Since access to legal aid was restricted in 2013 there has been a dramatic increase of litigants in person – people who represent themselves in court. Litigants in person often struggle to understand court procedures and their legal entitlements, and cases involving them take longer to resolve. This increases the risk of unjust outcomes for the litigant, and is also a huge burden on court finances and resources – and ultimately the public purse.
The Government has finally bowed to pressure from victims, campaigners and Labour MPs to agree to hold a review of the family courts following troubling cases where victims of domestic violence and their children have been left at risk of violence.
The Office of the Children’s Commissioner has published work which shows that, as a result of cuts to Legal Aid, children have been forced to either become litigants in person, obtain advice and support pro bono or from the already stretched voluntary sector, or give up attempting to resolve their legal problems at all.
It is right that this review has been established by the new Minister, but we must ensure that children and vulnerable people are at the forefront of our minds when we implement changes to the legal system. The cuts to legal aid have undermined this principle and it is high time that the UK Government took meaningful action.
If we crash out of the EU without a deal we will lose all 26 agreements we currently have in place to allow the transfer of prisoners. I asked the Minister of State what progress has been made to make sure that we keep these transfer agreements.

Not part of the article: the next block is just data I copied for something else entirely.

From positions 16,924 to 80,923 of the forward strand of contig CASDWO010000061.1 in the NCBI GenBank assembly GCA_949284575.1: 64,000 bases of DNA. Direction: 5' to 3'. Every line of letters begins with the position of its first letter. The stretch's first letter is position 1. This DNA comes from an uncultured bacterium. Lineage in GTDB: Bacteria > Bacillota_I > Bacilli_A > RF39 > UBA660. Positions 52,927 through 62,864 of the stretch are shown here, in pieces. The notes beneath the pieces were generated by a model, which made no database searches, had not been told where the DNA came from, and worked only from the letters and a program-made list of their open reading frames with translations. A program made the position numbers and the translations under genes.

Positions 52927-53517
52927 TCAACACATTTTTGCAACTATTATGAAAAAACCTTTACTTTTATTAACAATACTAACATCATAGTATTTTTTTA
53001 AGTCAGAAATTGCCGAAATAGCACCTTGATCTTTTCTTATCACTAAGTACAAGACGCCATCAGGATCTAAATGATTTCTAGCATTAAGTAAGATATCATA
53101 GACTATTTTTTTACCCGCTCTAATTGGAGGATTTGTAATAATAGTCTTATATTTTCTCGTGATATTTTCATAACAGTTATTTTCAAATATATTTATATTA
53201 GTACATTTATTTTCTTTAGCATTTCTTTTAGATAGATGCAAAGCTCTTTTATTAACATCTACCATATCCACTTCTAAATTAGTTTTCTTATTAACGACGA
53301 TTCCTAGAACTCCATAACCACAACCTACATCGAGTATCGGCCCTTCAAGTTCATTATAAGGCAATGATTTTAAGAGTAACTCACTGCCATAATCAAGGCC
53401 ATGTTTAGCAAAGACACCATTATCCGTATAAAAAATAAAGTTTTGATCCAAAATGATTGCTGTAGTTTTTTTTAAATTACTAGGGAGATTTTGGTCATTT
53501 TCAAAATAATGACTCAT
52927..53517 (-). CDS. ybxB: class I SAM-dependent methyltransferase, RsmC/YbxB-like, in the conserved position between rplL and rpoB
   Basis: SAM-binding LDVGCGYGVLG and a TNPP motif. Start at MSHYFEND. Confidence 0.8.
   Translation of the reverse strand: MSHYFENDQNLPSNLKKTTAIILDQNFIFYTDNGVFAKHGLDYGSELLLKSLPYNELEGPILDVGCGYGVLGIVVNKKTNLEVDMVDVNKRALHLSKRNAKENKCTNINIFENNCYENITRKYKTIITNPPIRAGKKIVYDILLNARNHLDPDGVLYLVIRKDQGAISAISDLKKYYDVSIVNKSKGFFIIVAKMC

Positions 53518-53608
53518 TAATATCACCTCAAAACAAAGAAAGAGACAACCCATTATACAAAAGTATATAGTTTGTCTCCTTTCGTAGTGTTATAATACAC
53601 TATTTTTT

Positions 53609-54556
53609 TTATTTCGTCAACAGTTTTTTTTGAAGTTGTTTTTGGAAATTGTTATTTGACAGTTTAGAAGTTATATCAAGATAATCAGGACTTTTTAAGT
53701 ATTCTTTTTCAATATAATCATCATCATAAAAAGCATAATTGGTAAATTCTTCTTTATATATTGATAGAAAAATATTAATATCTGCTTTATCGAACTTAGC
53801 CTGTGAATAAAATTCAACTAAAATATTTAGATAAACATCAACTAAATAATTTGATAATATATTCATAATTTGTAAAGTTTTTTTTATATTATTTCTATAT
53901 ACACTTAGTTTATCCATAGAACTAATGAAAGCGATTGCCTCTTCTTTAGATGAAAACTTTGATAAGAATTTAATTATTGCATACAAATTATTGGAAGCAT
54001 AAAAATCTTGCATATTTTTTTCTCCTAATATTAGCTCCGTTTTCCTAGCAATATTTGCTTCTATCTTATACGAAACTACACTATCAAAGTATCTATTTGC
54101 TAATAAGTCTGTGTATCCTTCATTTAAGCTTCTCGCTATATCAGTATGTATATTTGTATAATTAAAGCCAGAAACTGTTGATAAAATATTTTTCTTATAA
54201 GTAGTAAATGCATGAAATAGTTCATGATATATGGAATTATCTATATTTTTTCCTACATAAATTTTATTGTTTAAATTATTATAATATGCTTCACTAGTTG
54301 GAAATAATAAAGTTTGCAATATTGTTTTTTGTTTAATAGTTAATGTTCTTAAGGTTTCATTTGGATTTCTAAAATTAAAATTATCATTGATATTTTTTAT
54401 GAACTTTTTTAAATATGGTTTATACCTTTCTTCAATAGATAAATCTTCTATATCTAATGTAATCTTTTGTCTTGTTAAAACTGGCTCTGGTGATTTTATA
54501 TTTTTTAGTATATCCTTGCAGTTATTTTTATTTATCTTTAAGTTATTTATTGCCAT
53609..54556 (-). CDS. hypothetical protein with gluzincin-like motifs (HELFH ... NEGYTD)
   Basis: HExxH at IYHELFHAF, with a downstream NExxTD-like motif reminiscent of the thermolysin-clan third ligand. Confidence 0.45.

The Minister agreed with me that a no deal Brexit would see us lose these agreements and move back to an old system where transfer of prisoners would be far slower.
This is just another example of how Brexit is impacting things not discussed nearly three years ago. When even a Minister that supports the Government is saying we will lose a beneficial agreement due to Brexit we must listen.
The announcement by the Secretary of State for Justice to undertake an evidence-based review of the benefit of custodial sentences of less than 6 months is to be welcomed.
The evidence points to fact that sending people to prison for a short-term custodial sentence acts as a college of crime. People who enter prison for minor offences may develop substance abuse problems, exacerbate mental health issues and connect them with hardened criminals.
I want to see a sensible sentencing policy put in place. One that takes into account the individual, their record on repeat offending and the risks they pose to communities. Prison will only work if it is used against people correctly. It fails when it trains a new generation of criminals who put our safety at risk.
In my Topical Question to the Secretary of State for Justice I asked if he believes that the Local Government Association were right to point out that the slashing of youth justice funding is having a detrimental impact upon our community safety.
Youth justice grants, which fund council youth offending teams, have tumbled from £145m in 2010-11 to £71.5m in 2018-19, according to the Local Government Association.
Councils have already set their budgets for 2019-20 but are still awaiting their allocations for youth justice grants, making it “extremely difficult” to plan services aimed at preventing gangs and violent crime, the LGA said.
The group, which represents 370 councils in England and Wales, called for funding to at least be maintained at last year’s levels.
Instead of getting a proper answer I merely received platitudes. This is not good enough, especially with violent crime rising so quickly across England and Wales.